It remains only to apply this analysis to the case before us. As noted above, the presiding justice, implicitly relying upon Crossman, supra, instructed the jury that in order to recover for deceit, the Letelliers had to establish they could not have discovered the falsity of Small's representation regarding the soil report through the exercise of reasonable care. Consequently, in rendering a verdict in favor of the Letelliers, the jury found they had met a standard of diligence that we here conclude the law does not require of plaintiffs in deceit actions. Nevertheless, defendant argues that plaintiffs' reliance on his representation regarding the soil report was not justifiable since plaintiffs failed to (1) check a copy of the subdivision plan in the Registry of Deeds which contained the restriction on a subsurface sewage system, (2) conduct an independent investigation to determine the results of the soil test once defendant aroused plaintiffs' suspicions by failing to produce the report as promised, and (3) learn of the restrictions through the attorney hired to conduct the title search by the credit institution financing the Letelliers' purchase.

We reject defendant's contentions. None of these alleged oversights by the Letelliers establish the actual knowledge of falsity, or the obvious falsity, necessary to render their reliance unjustifiable. Nor is there any doubt of the sufficiency of the evidence to support the jury's finding that the Letelliers met the stringent due diligence requirement formerly imposed on a plaintiff by Crossman. Although the deed passing title to lot 8 referred to the subdivision plan recorded in the Registry of Deeds, which contained the restrictions,[4] plaintiffs' failure to consult the recorded plan is understandable in light of the fact that defendant showed plaintiffs a copy of the subdivision planone that did not contain the restrictions. Similarly, while Small's failure to produce the soil report as promised might have aroused suspicions, Small himself dampened any suspicions by showing plaintiffs the subdivision plan and by answering that the lot had passed the soil *377 test. Finally, the circumstances regarding the plaintiffs' relationship to the attorney hired by the lending institution to conduct the title search of lot 8 were set forth in the evidence before the jury. We cannot say as a matter of law that the jury erred in finding either that the attorney was not negligent or that his negligence, if any, should not be imputed to plaintiffs. In short, the record contains ample evidence to support the jury's verdict that the Letelliers were justified in relying on Small's misrepresentation.

Defendant also contends the presiding justice erred in rejecting his proposed instruction to the effect that defendant's representations were not actionable if mere "dealer's talk," i. e., "`that picturesque and laudatory style affected by nearly every trader in setting forth the attractive qualities of the goods he offers for sale.'" Eaton v. Sontag, Me., 387 A.2d 33, 38 (1978). We disagree. The case upon which defendant heavily relies, Eaton v. Sontag, involved a representation by the vendors that their campsite was a "gold mine." In rejecting the plaintiff's contention that the vendors' alleged misrepresentation provided a basis for recovery, we stated:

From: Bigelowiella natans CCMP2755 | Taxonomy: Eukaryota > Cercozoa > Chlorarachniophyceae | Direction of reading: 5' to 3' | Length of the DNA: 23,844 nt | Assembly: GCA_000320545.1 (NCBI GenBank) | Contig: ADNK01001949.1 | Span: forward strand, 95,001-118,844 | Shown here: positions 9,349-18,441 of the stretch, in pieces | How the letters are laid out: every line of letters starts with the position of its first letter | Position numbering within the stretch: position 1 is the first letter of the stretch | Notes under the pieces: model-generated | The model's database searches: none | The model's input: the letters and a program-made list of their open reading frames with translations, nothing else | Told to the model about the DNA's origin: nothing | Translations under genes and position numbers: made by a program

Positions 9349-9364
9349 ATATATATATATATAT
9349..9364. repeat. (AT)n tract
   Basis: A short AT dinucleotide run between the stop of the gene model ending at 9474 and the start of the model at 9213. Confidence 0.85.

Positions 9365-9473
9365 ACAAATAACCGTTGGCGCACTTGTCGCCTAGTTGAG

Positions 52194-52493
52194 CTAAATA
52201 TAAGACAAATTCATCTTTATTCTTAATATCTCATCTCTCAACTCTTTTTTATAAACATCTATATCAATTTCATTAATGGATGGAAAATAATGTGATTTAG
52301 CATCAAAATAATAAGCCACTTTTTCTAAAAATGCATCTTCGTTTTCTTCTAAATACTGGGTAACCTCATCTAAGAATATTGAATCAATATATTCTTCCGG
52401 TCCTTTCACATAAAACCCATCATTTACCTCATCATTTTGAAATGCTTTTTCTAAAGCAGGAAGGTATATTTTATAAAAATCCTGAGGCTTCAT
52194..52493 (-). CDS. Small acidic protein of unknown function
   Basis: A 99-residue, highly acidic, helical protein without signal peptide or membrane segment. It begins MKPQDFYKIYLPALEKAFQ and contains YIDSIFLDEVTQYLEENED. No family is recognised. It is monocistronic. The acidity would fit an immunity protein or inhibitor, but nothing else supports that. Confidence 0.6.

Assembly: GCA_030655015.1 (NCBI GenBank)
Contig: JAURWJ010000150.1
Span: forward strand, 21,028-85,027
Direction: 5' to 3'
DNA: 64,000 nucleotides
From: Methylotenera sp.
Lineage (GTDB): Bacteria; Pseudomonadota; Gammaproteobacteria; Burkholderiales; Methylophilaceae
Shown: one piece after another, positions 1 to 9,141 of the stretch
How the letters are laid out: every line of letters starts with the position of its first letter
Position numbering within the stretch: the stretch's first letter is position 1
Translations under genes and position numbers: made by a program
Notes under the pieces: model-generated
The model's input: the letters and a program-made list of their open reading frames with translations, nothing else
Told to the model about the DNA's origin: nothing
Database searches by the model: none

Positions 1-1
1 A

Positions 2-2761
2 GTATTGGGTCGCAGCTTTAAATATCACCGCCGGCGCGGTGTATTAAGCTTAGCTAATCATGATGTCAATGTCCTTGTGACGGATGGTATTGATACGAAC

"[M]isrepresentations as to value and quality of land made by the vendor, even though made with fraudulent intent, are not actionable." Id. at 37.

In the case at bar, defendant's misrepresentation of the results of the soil test was not an expression of opinion of overall value and quality of the land, nor did defendant employ "the picturesque and laudatory style" that would have warned plaintiffs that he was indulging in mere hyperbole. Defendant's representation could in no way be categorized as "dealer's talk." It was a false statement of a very specific fact. The presiding justice properly rejected the proposed instruction.

Accordingly, the entry must be:

Appeal denied.

Judgment affirmed.

WERNICK, J., did not sit.

NOTES

[1] The blackletter of Restatement (Second) of Torts § 526 (1977) reads as follows:

§ 526. Conditions Under Which Misrepresentation Is Fraudulent (Scienter)

"A misrepresentation is fraudulent if the maker

"(a) knows or believes that the matter is not as he represents it to be,

"(b) does not have the confidence in the accuracy of his representation that he states or implies, or

"(c) knows that he does not have the basis for his representation that he states or implies."

Both Restatements in Comment e to § 526 state "that fraud is proved if it is shown that a false representation has been made without belief in its truth or recklessly, careless of whether it is true or false."

[2] The principal change, not here relevant, between the First and Second Restatements in §§ 525-49 is the elimination of the First Restatement's restriction of the tort of deceit to business transactions. See Restatement of Torts, ch. 22 "Scope Note" at 56-57 (1938). Plainly, the cause of action sued upon by the Letelliers arose in a business transaction.

[3] See Restatement (Second) of Torts §§ 525-49 ["Fraudulent Misrepresentation (Deceit)"] (1977).

[4] Plaintiffs concede that the reference in the deed to the subdivision plan put them on constructive notice of the restrictions. However, the doctrine of constructive notice does not shield a defendant from liability for fraudulent misrepresentation:

"A person who is victimized by a fraudulent misrepresentation is not held to constructive notice of a public record which would have revealed the true facts, as the purpose of the recording acts is to protect bona fide purchasers for value and not those who indulge in fraud." Grange Co. v. Simmons, 203 Cal. App. 2d 567, 21 Cal. Rptr. 757, 763 (1962).

See also Pryor v. Aviola, 301 A.2d 306 (Del.Super.1973); Tuccio v. Lincoln Dev. Corp., 27 Conn.Sup. 373, 239 A.2d 69 (1967); Restatement (Second) of Torts § 540, Comment b, Illustration 1 (1977); Restatement of Torts § 540, Comment b (1938).